The social integrationist discourse

The social integrationist discourse sees inclusion mainly in terms of paid employment, to the extent that ‘inclusion’ and ‘employment’ are virtually synonymous. This is the understanding of social exclusion that dominates European social policy. It is also the nearest discourse to contemporary policy on social inclusion in England, illustrated by the emphasis on economic integration in the work of the Social Exclusion Task Force (2007):

‘Britain has enjoyed a strong economy and growing prosperity in recent years, but we would be more prosperous still if the talents of each and every member of the community could flourish. Social exclusion and wasted human potential are harmful to the country as well as to those individuals suffering from them’.

For the most part, the social integrationist perspective fails to address exclusion in the work place and gives little importance to unpaid work within society, which includes voluntary work, caring for dependants, neighbourhood and political involvement, and other activities associated with the strengthening of communities and the welfare of individuals.

A fourth discourse: societal oppression

These three discourses identify respectively poverty, culture and unemployment as the prime causes of social exclusion. We would like to put forward for consideration a fourth perspective, the societal oppression discourse (for its origins see, e.g., Adams et al, 2002). Societal oppression is mediated through interpersonal relationships, inter-group dynamics or institutional systems, and it appears to operate independently of the other three discourses. Social inclusion requires the more powerful actors to recognise the part that they play in oppressing the excluded. To some extent, this discourse is the inverse of the moral underclass discourse. In both perspectives, sectors of society are identified in terms of their personal attributes and are disadvantaged as a consequence. In the moral underclass discourse this unfavourable treatment is judged to be the fault of the victim, but in the societal oppression discourse, it is blamed on an unjust, powerful overclass. Like the other three discourses, the societal oppression discourse can be used to enhance our understanding of how to promote social inclusion. It may, for example, be applicable to the coercive role that psychiatrists have as agents of the state when implementing parts of the Mental Health Act.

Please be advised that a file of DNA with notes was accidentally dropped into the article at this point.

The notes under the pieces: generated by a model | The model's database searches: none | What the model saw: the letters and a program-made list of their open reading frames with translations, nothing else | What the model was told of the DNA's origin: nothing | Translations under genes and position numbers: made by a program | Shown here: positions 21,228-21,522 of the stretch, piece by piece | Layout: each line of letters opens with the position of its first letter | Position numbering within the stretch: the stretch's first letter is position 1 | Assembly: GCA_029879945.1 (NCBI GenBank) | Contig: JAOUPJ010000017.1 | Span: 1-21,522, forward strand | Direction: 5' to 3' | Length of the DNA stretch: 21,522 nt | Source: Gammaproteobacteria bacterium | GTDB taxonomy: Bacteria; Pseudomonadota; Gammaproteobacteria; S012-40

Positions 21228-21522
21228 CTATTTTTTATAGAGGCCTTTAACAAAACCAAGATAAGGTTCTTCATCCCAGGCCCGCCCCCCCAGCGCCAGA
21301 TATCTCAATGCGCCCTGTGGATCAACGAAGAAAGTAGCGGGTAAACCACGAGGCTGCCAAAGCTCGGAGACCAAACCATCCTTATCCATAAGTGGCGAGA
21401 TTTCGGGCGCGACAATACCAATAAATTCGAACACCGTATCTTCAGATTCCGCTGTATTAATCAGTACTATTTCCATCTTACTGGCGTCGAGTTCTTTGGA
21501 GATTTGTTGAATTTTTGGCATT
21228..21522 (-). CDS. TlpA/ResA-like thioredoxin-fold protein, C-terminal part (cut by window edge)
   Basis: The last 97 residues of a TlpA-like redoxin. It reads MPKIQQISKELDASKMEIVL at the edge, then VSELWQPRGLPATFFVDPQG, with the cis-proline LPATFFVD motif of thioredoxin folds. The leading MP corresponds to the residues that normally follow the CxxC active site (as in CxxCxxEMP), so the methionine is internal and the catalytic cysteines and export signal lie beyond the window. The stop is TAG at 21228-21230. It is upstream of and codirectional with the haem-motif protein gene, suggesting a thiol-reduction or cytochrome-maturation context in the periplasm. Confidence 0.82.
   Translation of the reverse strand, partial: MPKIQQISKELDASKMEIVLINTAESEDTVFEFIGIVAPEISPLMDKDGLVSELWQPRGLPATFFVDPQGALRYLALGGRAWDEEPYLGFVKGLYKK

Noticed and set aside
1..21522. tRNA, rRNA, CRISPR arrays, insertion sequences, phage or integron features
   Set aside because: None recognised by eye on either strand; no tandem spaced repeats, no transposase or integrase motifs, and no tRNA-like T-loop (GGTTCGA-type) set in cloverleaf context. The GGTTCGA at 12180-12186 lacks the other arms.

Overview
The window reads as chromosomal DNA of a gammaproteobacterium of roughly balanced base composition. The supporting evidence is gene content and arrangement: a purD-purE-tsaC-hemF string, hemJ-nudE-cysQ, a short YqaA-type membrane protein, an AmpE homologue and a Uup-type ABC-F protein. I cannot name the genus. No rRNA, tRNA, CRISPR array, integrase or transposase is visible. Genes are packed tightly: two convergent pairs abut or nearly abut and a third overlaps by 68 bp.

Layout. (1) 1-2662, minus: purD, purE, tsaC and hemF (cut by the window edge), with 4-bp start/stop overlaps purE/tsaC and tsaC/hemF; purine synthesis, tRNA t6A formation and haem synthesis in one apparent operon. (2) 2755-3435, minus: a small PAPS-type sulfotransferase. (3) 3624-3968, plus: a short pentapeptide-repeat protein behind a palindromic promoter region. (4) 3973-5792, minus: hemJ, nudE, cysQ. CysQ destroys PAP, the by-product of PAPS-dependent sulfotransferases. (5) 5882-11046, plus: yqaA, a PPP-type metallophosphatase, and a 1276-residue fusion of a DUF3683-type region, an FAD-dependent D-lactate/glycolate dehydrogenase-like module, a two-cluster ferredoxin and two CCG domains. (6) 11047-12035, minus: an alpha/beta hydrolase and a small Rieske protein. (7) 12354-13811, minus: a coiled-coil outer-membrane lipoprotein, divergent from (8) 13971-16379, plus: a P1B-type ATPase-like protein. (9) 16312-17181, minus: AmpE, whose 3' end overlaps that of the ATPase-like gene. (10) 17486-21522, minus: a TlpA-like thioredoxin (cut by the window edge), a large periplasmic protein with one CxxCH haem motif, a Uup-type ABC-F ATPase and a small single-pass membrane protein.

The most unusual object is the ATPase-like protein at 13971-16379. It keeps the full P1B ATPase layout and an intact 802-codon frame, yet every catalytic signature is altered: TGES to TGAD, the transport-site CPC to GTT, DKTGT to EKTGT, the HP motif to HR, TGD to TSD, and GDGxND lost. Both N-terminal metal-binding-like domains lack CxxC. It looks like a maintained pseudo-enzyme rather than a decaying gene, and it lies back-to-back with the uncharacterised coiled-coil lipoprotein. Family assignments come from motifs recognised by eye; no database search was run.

A meta-discourse

The richness and utility of the concept of social exclusion is that it can be used to condemn a wide range of social ills and to justify any policy response that promises to remedy them. Groups whose political beliefs or discourses do not coincide can all decry it with a single voice, although they will differ over what to do about it. We may therefore call social exclusion and inclusion a meta-discourse; with these terms people from different political perspectives find a common language of condemnation and praise.

Social exclusion and mental health

‘Social exclusion’ began to appear in the mental health literature around the turn of the century (Sayce, 1998; 2001; Morris, 2001). The Social Exclusion Unit’s report on mental health and social exclusion (Office of the Deputy Prime Minister, 2004a) showed just how far people with mental health problems fit the definition of the ‘socially excluded’. Responses are identified in the UK National Action Plan on Social Inclusion 2003–2005, which states that: